A return to multilateralism

Many countries today advocate a return to multilateralism. So what kind of multilateralism does the world need? It should never be selfish, nor should it ever put the national interests of one country above shared global ones. It should never be about containing other countries or forging alliances with small groups. A country committed to multilateralism cannot set global hegemony as its strategic goal. Nowadays, the world faces common challenges and problems. It is impossible for any single country to shoulder the responsibility of saving and healing the world.
The world still hasn’t overcome the COVID-19 pandemic. Disasters even more challenging than COVID-19 are bound to emerge in the future. This pandemic has already caused greater economic losses and overall depression than the 2008 international financial crisis. The economies of some countries seemingly are on the rebound, yet deep down remain plagued by problems.
The U.S. economy rebounded strongly in the first quarter of this year. However, this recovery was the result of an ultra-loose monetary policy. In March, the House of Representatives approved a $1.9-trillion COVID-19 relief bill proposed by President Joe Biden, raising the U.S. national debt to nearly $30 trillion, the highest level of any country. Consequently, the first quarter’s numbers did not demonstrate a strong recovery in the real sense, and the U.S. economy has yet to get back on track.
Alongside the pandemic, the other biggest variable is the environment. Reducing damage to the environment and restoring ecology are imperative. Human beings are being punished by nature. Poverty is another common challenge faced by humanity. Billions of people around the world will still be unable to access clean drinking water, sanitation and hygiene services in 2030 unless the rate of progress quadruples, according to a report issued by the World Health Organization and the UN Children’s Fund.
To address all these global issues, international cooperation is in order and the world must return to a healthy type of multilateral system. We need to move past the debate over whether or not to continue multilateralism and make it the consensus and common philosophy of all countries.
There are many platforms for multilateralism, with the UN system and other international organizations such as the World Trade Organization and the World Bank being the essential ones. They are complemented by a global consensus in the form of international conventions such as the Paris Agreement, the Treaty on the Non-Proliferation of Nuclear Weapons, and the UN Convention on the Law of the Sea, as well as cross-border industrial agreements such as the Basel Accord on banking supervision. Mechanisms for international dialogue such as the Group of 20 (G20) and Asia-Pacific Economic Cooperation also play an important role. These arrangements have a coordinated goal: to establish a long-term institutional mechanism featuring orderly and interactive arrangements followed by all through reaching consensus, determining common goals, following common rules and standards, taking joint actions, and dealing with strategies, policies and acts of different countries in coordinated manner.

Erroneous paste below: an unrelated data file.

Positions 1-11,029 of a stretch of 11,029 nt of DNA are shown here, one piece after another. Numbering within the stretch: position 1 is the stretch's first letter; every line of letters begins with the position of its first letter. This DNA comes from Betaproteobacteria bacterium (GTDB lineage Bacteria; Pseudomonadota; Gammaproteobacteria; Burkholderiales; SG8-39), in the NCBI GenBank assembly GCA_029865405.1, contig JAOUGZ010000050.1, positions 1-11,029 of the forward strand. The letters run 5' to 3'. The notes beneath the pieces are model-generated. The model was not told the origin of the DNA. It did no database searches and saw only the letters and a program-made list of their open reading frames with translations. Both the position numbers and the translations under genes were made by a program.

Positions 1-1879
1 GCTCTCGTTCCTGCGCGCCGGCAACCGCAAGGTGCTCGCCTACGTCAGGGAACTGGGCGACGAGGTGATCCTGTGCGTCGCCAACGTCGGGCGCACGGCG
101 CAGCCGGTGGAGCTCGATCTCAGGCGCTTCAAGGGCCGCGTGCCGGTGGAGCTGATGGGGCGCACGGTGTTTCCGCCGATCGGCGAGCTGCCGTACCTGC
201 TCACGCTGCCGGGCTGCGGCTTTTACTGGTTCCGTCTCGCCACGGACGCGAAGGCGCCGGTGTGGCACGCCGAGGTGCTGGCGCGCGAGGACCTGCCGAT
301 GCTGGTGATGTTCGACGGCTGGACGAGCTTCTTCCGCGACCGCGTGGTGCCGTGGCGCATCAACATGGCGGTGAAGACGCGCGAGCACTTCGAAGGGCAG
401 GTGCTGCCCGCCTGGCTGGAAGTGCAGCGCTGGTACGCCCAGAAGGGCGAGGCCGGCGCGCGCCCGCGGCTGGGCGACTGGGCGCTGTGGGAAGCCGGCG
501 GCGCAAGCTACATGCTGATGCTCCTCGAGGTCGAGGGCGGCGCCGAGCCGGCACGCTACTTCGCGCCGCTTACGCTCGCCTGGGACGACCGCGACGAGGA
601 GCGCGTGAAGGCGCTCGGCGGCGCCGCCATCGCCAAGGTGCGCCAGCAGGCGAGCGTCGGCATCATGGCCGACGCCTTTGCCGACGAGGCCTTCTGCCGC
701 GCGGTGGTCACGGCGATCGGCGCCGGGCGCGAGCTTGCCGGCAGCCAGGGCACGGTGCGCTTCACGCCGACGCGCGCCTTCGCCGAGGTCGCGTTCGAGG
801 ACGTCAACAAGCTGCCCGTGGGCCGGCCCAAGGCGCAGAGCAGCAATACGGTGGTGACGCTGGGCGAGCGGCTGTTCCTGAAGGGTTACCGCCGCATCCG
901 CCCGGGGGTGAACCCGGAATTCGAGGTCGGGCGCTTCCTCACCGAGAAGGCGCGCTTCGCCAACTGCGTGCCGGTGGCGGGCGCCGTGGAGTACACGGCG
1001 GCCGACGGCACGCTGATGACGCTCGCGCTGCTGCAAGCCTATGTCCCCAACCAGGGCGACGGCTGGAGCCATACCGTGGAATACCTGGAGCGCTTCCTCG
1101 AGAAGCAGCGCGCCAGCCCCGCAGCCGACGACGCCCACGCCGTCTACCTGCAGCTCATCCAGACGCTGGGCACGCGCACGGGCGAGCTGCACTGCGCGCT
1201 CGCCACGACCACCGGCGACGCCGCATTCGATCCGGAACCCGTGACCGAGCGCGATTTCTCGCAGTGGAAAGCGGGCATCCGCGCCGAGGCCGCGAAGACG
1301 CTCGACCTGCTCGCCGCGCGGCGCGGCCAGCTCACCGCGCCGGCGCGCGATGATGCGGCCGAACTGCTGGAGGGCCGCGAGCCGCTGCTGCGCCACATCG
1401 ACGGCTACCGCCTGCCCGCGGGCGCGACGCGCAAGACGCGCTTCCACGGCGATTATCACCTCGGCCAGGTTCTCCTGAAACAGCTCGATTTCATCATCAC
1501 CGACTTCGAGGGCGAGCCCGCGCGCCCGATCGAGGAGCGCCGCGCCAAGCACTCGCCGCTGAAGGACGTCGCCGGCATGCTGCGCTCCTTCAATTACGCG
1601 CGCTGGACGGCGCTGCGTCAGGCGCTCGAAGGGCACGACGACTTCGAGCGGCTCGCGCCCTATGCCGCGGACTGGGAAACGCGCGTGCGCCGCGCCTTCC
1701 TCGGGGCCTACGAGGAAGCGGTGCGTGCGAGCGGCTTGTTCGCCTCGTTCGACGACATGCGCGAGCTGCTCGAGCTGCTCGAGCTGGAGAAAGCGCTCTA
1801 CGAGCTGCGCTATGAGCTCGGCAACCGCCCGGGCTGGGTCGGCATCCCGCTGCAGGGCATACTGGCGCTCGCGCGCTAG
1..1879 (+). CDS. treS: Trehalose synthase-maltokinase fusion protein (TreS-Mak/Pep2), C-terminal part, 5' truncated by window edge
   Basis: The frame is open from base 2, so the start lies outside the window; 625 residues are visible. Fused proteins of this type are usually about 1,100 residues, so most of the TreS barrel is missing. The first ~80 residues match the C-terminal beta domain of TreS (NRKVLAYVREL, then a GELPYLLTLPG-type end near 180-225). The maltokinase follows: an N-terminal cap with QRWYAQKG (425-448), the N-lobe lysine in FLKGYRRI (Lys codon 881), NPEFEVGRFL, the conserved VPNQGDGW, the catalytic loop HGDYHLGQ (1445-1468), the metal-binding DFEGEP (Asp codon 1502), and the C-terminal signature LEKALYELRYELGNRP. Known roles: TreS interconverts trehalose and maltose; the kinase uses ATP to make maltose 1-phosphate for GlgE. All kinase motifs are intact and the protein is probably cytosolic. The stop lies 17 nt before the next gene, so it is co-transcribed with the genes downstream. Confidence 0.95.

The key to the genuine multilateralism set forth in and advocated by the UN Charter is safeguarding the common interests of all countries and maintaining world peace, development, and normal relations between countries, especially the right to development for all. The problem now is that certain countries, especially the U.S., the world’s only superpower, abuse the concept of multilateralism. U.S. Secretary of State Antony Blinken called Washington’s ties with China the “biggest geopolitical test” of the 21st century. He claimed that the economic,diplomatic, military and technological power of China poses serious challenges to the U.S. “Our relationship with China will be competitive when it should be, collaborative when it can be and adversarial when it must be,” Blinken concluded.
On March 1, the U.S. National Security Commission on Artificial Intelligence submitted a 756-page report to Congress, saying artificial intelligence research is a contest of values, and suggesting the U.S. Government continue to counter China’s microelectronics industry and contain China’s manufacturing capabilities of high-end semiconductors to maintain the U.S. lead over China. It even proposed that America set its development goal of technologies two generations earlier than those of China.
I personally don’t see anything wrong with the U.S. establishing development goals. However, the purpose of its development should never be to restrain China. The UN Charter has made it very clear that every country has the right to development.